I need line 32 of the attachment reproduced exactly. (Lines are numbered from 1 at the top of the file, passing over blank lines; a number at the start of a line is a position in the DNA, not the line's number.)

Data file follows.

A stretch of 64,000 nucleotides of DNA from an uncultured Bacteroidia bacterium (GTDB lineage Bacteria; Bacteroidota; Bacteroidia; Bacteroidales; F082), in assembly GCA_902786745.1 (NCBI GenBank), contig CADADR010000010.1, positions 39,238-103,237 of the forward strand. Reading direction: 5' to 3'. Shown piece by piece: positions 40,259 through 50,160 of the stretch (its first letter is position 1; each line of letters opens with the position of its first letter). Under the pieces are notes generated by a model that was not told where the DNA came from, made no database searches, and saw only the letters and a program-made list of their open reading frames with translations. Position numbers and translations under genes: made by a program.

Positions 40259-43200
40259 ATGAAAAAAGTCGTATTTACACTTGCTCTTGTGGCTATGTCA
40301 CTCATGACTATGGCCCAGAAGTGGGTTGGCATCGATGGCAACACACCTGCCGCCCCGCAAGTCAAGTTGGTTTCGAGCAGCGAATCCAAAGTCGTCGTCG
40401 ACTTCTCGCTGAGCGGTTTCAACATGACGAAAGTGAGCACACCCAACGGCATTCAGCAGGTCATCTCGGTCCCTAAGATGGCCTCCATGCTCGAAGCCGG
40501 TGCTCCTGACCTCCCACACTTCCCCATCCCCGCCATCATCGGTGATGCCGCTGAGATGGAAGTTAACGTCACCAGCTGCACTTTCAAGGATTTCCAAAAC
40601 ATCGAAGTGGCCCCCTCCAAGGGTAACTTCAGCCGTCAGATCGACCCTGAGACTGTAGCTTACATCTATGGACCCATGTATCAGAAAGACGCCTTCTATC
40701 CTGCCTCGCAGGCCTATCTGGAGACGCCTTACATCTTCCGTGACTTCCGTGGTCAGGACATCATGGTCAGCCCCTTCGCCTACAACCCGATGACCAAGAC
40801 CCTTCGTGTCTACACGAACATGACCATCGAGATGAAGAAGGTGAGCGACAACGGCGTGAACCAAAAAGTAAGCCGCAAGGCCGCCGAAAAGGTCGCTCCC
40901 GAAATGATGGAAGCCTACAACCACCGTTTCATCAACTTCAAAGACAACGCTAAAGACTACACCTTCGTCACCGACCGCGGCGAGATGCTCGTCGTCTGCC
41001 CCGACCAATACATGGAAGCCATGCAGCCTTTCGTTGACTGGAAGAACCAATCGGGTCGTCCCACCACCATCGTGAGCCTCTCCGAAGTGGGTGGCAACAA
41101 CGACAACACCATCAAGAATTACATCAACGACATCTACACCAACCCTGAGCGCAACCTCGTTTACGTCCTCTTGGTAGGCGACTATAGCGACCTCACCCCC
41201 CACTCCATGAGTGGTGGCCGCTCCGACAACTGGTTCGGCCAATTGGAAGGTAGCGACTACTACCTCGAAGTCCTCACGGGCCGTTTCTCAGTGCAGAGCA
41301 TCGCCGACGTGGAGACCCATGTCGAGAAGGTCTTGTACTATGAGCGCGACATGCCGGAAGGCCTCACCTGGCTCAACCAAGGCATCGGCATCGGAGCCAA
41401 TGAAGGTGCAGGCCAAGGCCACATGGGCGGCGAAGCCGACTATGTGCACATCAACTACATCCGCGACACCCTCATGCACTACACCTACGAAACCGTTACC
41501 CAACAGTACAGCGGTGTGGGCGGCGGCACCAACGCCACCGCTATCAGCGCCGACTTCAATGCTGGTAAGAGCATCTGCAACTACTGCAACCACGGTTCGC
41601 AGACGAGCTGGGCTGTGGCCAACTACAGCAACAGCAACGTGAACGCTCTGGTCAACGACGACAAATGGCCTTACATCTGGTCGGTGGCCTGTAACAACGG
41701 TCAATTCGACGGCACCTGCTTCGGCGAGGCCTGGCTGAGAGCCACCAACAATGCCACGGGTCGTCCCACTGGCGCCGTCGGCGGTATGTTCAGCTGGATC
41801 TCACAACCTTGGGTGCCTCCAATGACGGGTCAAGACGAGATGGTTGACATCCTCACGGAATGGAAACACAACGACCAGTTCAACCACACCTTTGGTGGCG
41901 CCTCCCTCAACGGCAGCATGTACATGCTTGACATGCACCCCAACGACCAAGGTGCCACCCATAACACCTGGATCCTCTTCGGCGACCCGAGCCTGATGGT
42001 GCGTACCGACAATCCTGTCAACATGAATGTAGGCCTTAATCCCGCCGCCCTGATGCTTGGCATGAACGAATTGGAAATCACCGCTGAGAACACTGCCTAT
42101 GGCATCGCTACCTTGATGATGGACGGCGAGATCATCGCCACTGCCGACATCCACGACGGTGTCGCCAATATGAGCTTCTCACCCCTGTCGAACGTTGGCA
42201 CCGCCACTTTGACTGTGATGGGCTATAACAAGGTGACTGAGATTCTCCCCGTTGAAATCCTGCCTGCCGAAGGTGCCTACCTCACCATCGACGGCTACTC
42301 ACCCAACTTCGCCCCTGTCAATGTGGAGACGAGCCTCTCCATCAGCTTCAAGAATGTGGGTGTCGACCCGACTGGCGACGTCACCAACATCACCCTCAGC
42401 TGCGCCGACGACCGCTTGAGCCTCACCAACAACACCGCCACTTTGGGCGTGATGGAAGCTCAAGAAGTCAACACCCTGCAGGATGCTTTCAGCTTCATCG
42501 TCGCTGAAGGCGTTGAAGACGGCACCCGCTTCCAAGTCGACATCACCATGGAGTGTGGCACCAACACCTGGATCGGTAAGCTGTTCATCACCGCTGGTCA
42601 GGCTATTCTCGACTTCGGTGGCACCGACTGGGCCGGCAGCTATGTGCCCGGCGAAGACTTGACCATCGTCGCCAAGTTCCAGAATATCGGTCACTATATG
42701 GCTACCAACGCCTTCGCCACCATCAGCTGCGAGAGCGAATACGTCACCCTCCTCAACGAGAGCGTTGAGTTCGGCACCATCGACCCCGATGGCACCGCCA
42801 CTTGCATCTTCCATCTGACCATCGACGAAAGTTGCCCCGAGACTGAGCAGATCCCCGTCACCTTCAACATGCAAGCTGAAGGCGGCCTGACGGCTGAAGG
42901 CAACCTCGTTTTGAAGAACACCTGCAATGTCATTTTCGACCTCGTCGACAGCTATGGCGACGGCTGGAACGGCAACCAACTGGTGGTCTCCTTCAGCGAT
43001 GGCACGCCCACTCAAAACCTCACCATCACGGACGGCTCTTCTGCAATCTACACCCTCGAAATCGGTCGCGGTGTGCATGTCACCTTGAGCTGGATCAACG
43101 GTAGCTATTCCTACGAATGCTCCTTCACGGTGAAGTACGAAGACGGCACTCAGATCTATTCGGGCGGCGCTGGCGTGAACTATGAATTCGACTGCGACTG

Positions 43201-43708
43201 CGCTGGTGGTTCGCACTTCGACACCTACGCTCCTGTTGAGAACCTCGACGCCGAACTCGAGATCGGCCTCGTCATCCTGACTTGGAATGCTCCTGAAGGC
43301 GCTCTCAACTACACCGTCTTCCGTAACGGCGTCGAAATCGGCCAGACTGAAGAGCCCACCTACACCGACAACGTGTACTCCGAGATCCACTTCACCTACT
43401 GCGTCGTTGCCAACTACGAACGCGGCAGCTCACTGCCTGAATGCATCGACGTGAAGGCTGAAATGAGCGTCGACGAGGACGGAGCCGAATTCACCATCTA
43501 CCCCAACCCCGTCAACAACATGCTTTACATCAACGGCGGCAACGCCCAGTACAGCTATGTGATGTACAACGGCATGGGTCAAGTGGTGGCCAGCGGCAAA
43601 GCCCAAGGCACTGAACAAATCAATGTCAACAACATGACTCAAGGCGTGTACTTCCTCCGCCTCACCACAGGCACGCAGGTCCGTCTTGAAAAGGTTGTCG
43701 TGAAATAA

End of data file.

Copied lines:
43101 GTAGCTATTCCTACGAATGCTCCTTCACGGTGAAGTACGAAGACGGCACTCAGATCTATTCGGGCGGCGCTGGCGTGAACTATGAATTCGACTGCGACTG